I hope that no one is surprised at this article. It seems like a constant reminder of human greed that someone will take a fairly good idea and create a scam to make money. It seems that no government is immune from corruption as we all read about scams, schemes, and shenanigans in virtually every country with nearly every government. Why would carbon trading be any different?

Companies and individuals rushing to go green have been spending millions on carbon credit projects that yield few if any environmental benefits.

World’s Dirtiest Rivers and Lakes

image Treehugger recently did a slideshow on the World’s Dirtiest Rivers and Lakes. While the slideshow doesn’t have anything to do with global warming, it should be important to all and especially the readers that stop by this site each week. If you are concerned with global warming then you should be concerned with most things where we have screwed up the environment to our own detriment.

Recently, there was a rather foolish announcement that said that said global warming kills over 300,000 per year already.  I didn’t talk much about this report here, as I thought it didn’t merit my time.  However, I do wonder how many real deaths (as opposed to Kofi’s fictitious 300K) are caused by poor drinking water. If you have ever been in a Starbucks, you have likely seen the bottles of Ethos water which donate part of the proceeds to clean drinking water to poor countries. Their site says:

Munger on cap and trade: Almost demented

Berkshire Hathaway Vice Chairman Charlie Munger tells CNBC’s Becky Quick why a carbon cap and trade system won’t work.

I absolutely agree with Mr. Munger. My rantings on cap and trade (or carbon trading) are almost constant on this site.

I also agree with Senator Gregg that we need to get 100 nuclear plants online as quickly as possible. Nuclear has problems but it is the best and most clean way to generate the amounts of energy that the United States needs.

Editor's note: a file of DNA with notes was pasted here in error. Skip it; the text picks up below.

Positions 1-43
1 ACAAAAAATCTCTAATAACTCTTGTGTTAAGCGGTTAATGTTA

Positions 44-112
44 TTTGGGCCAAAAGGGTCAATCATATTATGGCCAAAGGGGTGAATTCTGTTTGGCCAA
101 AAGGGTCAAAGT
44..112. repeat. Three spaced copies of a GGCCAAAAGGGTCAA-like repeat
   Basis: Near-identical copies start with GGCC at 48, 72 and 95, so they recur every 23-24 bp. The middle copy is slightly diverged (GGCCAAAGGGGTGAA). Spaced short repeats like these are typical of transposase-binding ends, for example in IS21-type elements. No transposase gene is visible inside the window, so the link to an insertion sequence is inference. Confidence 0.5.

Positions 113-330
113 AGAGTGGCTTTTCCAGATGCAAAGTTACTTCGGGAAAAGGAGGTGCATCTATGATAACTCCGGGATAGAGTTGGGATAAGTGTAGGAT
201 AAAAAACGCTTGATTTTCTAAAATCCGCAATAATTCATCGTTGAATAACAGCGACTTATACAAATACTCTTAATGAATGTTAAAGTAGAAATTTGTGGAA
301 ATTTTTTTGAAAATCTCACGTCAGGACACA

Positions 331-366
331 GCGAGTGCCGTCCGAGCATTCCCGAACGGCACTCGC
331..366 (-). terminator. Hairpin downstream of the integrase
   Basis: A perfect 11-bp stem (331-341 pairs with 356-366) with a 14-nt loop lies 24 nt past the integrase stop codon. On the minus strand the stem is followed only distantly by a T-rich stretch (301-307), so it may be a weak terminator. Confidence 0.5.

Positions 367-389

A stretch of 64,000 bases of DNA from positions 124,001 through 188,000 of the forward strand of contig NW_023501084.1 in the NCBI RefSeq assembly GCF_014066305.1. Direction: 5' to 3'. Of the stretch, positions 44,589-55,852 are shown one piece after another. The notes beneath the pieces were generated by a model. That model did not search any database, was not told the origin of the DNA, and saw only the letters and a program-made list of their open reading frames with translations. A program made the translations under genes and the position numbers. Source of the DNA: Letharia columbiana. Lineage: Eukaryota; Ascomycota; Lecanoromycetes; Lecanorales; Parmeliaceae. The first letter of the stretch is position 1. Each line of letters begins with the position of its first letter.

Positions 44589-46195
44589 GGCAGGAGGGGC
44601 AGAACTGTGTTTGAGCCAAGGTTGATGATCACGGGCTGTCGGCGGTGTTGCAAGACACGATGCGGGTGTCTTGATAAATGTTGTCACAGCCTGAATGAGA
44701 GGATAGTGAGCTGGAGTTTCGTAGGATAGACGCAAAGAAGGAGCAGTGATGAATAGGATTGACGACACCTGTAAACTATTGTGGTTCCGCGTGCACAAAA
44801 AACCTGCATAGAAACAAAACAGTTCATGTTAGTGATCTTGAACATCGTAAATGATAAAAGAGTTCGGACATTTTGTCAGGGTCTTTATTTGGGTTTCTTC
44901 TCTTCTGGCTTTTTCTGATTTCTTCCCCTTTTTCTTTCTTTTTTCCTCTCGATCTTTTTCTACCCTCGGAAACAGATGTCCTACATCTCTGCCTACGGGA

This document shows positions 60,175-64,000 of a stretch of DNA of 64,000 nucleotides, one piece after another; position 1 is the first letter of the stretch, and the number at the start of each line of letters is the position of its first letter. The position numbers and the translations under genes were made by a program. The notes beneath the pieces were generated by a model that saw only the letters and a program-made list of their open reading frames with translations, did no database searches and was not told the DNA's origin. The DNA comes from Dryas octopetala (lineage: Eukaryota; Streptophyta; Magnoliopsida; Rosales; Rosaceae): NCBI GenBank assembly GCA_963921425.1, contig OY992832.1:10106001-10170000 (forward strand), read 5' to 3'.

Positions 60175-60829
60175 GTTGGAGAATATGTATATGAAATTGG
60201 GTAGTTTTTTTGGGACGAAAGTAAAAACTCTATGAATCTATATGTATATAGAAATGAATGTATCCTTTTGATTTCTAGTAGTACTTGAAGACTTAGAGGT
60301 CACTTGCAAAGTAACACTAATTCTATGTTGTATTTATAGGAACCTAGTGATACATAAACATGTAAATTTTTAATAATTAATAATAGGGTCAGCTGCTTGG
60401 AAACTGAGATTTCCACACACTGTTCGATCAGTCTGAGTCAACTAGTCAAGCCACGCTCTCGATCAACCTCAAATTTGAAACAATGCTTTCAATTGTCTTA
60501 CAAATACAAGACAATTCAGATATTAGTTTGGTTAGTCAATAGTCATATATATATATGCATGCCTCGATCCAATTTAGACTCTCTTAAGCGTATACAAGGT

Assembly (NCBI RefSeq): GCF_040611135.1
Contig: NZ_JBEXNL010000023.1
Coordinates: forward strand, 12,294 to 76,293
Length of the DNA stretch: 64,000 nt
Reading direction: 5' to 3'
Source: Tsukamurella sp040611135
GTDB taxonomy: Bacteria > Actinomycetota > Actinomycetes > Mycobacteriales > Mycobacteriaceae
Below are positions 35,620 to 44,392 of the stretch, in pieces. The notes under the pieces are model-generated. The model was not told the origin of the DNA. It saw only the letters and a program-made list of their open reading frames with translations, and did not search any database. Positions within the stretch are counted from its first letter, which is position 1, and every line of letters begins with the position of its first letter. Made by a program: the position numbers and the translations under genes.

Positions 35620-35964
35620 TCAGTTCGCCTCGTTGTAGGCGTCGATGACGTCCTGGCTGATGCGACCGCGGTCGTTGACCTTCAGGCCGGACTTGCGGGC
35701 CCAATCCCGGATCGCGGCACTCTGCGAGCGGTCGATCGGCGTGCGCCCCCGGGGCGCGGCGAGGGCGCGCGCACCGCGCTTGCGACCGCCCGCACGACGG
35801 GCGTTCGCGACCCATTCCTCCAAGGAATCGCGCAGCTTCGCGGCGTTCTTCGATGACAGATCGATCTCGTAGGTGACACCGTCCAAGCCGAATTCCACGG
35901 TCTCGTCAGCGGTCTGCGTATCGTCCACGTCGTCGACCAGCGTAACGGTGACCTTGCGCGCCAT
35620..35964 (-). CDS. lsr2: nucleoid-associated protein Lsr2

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Cap and Trade is here

Let me start by explaining that I am not a lover of cap and trade.  The systems that have been proposed to date are simply taxes on certain types of energy so that other forms seem to be more competitive.  They also tend to reward industries that can have a flexibility in energy sources while punishing industries that have to purchase high BTU energy sources.  Finally, they can reward industries and organizations that did nothing to improve their energy use – they were just lucky enough to use less carbon.  To make cap and trade look better, you may also see it referred to carbon trading or carbon offsets but a rose is a rose, regardless of its name (or in this case – a tax is a tax, regardless of its name).

Companies try to make going green easier

Denver Business Journal – December 7, 2007

I haven’t made any secret of my distrust of the carbon credits (or carbon trading) programs that are on the market. I have written about them often and have pointed out multiple times where they are more scam than good. While I am certain that there are some programs that have good intentions, the devil is usually in the details and the details are usually not very good.

I can’t tell if the two programs in this article are good or bad.  They don’t give enough details in the article but I am suspicious.  While the companies that ShipGreen and AllState are donating to appear to be above board, they simply are not sharing enough information to tell if the money is doing any good.  I am reminded that BusinessWeek did an article on this type of effort only to find that little of the offset money did any good.